Habitual Inhabitation: Revitalising the City Through Ritual
Rituals, as a form of transcendence, have the opportunity to provide an escape from the mundane and to create moments of mental clarity. Every person will have a ritual personal to themselves in which they can experience mental relief and comfort. The continual practice and repetition of these routines become second nature, or habitual, and as such create ritual habitats. However, contemporary day to day life is often stressful, busy and relentless. As a result, we have developed bad habits. We don’t always have the time or opportunities to engage in moments of personal nourishment that would counteract the anxieties and stress we face. A tension has developed between daily life and general wellbeing due to this lack of relief and relaxation which ultimately endangers people’s mental health.
This thesis investigates how public spaces in the city can reintegrate better habits into our routines and encourage the habitual practice of these rituals. A series of architectural interventions, placed within interstitial spaces in the city, is proposed to revitalise people’s lives and the city itself.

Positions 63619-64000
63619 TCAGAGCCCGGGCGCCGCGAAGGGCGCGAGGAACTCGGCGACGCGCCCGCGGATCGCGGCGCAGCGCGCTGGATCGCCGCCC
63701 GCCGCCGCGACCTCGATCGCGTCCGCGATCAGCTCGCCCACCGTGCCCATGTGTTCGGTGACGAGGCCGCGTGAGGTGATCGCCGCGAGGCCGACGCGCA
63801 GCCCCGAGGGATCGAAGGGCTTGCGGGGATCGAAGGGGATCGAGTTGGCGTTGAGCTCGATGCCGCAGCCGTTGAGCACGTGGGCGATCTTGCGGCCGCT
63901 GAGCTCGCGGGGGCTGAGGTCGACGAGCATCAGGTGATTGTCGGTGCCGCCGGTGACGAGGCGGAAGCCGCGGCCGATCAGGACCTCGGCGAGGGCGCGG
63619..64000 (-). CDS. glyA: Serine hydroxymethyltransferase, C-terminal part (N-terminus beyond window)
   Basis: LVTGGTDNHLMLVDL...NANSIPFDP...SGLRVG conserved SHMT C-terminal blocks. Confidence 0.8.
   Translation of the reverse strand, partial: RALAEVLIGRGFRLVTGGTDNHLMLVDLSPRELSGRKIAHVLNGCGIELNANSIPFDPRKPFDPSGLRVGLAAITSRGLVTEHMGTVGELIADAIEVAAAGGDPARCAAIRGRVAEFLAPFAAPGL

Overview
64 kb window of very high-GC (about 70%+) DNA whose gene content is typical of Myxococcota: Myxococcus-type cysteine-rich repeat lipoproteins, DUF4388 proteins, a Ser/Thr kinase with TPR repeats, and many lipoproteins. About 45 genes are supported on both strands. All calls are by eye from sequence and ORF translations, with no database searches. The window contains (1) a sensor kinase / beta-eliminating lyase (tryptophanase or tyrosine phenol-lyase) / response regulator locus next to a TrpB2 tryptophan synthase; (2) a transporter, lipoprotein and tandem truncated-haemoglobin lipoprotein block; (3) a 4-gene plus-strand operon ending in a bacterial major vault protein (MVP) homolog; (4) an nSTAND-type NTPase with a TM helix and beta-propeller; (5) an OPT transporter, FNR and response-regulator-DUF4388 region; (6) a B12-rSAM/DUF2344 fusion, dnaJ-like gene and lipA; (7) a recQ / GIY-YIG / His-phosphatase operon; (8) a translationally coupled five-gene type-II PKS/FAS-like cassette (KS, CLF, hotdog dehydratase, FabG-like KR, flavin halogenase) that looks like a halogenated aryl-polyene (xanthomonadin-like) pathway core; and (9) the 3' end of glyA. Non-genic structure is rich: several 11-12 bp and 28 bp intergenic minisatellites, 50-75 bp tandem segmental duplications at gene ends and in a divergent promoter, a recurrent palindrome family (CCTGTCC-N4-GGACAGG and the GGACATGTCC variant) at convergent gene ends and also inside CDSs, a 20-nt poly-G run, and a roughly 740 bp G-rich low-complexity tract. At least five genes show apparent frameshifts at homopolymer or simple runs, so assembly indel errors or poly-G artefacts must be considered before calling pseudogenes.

This project focuses on a common philosophy and practice in approaching the design of such architectural interventions. It borrows from Atelier Bow Wow’s Pet Architecture, which documents Tokyo buildings constructed in interstitial spaces, resulting in a collection of quirky and humorous architecture. A methodology is designed to create a network of pet architectures for Auckland, that will afford rituals of wellbeing and a new type of inhabitation of the city. Analyses of pedestrian traffic and common routes as well as surveys of their preferred rituals of wellbeing inform the sites and programmes of each architectural intervention. This results in a series of unique and unusual pet architectures and newly formed routines to challenge how the city of Auckland can be inhabited.